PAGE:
Tuesday, June 24, 2014
Ifo drops in June on back of weaker expectations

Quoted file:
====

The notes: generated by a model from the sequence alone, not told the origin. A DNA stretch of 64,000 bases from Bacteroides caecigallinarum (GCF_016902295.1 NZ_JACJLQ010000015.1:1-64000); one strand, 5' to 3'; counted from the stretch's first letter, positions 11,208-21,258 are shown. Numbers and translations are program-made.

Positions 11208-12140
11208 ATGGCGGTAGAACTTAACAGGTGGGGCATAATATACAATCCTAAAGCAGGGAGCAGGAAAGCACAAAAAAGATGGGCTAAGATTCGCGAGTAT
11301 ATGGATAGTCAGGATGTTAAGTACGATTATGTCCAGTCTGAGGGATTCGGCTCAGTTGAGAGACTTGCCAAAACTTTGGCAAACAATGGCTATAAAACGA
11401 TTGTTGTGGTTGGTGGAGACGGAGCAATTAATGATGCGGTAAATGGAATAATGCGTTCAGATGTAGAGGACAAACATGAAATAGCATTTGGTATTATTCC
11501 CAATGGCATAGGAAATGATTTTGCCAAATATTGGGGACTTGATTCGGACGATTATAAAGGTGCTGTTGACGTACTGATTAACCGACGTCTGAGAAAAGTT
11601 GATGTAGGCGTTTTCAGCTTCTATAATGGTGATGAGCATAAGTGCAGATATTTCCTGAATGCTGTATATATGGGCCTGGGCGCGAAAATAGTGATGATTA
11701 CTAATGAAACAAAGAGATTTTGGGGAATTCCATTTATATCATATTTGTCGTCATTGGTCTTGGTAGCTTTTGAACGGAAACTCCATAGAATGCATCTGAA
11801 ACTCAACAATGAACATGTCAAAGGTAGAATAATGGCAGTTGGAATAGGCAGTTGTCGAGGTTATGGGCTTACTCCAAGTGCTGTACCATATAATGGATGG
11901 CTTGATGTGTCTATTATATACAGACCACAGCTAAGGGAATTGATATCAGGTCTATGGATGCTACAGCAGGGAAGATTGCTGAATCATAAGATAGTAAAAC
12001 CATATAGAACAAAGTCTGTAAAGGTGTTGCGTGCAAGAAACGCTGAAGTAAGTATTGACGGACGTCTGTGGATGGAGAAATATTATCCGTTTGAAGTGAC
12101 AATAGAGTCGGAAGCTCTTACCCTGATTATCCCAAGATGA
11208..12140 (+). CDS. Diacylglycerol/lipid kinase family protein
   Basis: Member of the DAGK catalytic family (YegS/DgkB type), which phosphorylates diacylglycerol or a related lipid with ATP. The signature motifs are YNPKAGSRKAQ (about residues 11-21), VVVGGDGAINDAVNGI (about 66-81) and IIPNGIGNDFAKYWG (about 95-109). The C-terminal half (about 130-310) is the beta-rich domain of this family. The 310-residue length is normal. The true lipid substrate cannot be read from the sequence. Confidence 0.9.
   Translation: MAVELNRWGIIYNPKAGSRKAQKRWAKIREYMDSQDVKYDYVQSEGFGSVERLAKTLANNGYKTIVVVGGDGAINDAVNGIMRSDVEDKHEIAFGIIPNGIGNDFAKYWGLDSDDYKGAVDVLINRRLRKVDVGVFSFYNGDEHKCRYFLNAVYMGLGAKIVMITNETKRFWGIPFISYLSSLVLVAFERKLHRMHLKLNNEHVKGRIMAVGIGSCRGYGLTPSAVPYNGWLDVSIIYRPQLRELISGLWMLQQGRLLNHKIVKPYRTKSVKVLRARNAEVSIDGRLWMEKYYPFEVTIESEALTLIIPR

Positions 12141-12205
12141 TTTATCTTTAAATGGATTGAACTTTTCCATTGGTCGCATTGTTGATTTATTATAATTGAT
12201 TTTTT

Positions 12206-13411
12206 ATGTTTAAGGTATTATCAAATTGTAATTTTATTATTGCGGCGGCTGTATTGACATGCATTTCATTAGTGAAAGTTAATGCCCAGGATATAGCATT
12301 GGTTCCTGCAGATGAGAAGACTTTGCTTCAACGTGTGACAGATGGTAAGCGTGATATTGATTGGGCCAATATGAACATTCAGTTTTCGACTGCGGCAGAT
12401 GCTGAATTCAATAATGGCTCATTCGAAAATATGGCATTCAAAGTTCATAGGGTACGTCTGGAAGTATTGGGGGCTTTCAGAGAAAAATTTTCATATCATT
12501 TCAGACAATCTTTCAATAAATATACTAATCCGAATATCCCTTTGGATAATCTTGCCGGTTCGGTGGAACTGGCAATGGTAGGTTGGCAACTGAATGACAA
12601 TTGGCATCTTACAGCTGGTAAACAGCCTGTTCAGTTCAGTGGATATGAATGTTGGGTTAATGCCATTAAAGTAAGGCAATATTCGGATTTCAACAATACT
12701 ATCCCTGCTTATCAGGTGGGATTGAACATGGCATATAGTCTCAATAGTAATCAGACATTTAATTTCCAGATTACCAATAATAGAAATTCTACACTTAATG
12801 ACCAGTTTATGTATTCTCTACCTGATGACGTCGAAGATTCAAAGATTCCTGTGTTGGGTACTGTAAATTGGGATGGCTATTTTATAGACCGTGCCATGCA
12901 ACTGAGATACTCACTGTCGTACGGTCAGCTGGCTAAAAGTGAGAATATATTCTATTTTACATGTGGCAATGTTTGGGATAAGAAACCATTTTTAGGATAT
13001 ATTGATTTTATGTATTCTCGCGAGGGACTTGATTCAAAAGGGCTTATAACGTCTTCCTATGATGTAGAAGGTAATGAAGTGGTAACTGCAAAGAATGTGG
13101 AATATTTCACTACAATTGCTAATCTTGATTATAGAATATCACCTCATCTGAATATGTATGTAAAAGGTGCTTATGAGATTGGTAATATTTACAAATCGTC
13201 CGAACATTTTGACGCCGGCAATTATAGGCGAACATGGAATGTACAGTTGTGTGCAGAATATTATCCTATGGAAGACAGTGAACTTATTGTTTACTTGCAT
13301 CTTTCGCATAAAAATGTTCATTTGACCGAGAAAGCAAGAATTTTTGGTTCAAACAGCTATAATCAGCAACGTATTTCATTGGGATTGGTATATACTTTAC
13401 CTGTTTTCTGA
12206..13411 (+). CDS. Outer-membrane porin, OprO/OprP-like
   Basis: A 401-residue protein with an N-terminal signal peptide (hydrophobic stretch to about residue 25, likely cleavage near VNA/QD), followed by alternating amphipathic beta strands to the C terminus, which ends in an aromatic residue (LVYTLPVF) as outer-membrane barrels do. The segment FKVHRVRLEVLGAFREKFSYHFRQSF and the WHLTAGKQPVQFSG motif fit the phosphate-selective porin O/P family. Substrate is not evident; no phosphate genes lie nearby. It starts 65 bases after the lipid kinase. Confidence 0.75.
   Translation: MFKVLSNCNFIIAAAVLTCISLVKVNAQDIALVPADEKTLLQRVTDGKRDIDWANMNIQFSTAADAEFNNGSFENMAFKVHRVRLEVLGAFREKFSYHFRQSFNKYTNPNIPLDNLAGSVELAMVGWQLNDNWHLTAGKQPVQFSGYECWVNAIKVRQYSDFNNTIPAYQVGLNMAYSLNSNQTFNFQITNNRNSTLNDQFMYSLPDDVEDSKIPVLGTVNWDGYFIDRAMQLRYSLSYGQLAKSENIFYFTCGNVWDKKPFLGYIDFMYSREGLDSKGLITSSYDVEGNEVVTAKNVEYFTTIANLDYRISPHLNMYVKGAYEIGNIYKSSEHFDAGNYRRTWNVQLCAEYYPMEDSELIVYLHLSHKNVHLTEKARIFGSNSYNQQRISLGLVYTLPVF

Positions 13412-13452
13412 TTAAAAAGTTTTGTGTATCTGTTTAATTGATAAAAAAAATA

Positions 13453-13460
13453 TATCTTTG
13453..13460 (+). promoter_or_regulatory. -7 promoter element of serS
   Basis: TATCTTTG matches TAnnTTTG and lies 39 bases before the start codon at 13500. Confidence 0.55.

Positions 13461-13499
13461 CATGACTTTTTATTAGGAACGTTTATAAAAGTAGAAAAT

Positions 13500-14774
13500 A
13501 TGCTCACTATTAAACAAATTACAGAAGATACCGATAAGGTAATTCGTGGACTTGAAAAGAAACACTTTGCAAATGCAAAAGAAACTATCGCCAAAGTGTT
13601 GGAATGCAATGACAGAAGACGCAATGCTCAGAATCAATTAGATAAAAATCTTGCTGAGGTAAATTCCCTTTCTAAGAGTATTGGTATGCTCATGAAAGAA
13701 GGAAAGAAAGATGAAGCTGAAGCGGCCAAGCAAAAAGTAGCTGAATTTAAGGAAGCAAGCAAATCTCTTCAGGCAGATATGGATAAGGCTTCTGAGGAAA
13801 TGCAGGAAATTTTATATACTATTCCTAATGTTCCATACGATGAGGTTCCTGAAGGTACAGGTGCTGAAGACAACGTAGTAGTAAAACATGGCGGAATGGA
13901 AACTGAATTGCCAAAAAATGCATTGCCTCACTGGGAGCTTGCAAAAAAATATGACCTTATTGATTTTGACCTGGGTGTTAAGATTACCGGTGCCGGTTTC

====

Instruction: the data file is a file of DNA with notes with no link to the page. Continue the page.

Levelling off. German business confidence dropped in June on the back of weaker expectations, illustrating that the earlier hard-headed optimism is slightly crumbling. Germany’s most prominent leading indicator, the Ifo index, just decreased to 109.7, from 110.4 in May. While the current assessment remained unchanged, the expectations component dropped to 104.8, from 106.2 in May. It is the first time since Spring 2013 that the Ifo has dropped for two months in a row. However, despite today’s drop the absolute level of the Ifo index is still high and there is clearly no reason to panic. The German economy continues to send mixed signals. On the positive side, the strong fundamentals with record high employment, low unemployment rates and extremely favourable financing conditions should ensure continued solid growth in the months ahead. Earlier today, the German statistical office released the latest wage growth data. On the year, real wages were up by 1.3% in Q1, the strongest increase since the first quarter of 2011. Interestingly, wages in the part-time sector increased the strongest (+4.6% QoQ in nominal terms) and at the same time the wage gap between the former West and East German states is narrowing further. Nominal wages in the former East increased by 3.3% QoQ and 2.4% QoQ in the former West. Overall, low inflation, wage increases and the introduction of the minimum wage bode well for private consumption this year. Despite the strong fundamentals, there are currently however also some negative factors weighing on German growth prospects. Two disappointing months in a row for industrial production suggest that the Ukrainian conflict and the Chinese slowdown could still have a stronger impact on the real economy than confidence indicator made us believe and that the Eurozone recovery is not (yet) strong enough to have a positive impact on the German industry. Moreover, France’s economic problems should not leave Germany unharmed, as France is still Germany’s most important trading partner. With the US and the UK going strong, there is no reason to start singing swan songs on German exports. However, the normally very reliable growth engine could sputter longer than expected. With the reversal of favourable one-offs from the first quarter (ie the strong growth contribution of inventories and the mild winter weather), a growth correction the second quarter is almost inevitable. However, today’s Ifo and particularly the unchanged current assessment component suggest that the slowdown will rather be of a technical than of a fundamental nature. Looking beyond short-term fluctuations, the bright prospects for domestic demand should offset any possible headwinds for exports from the far East and the nearby West.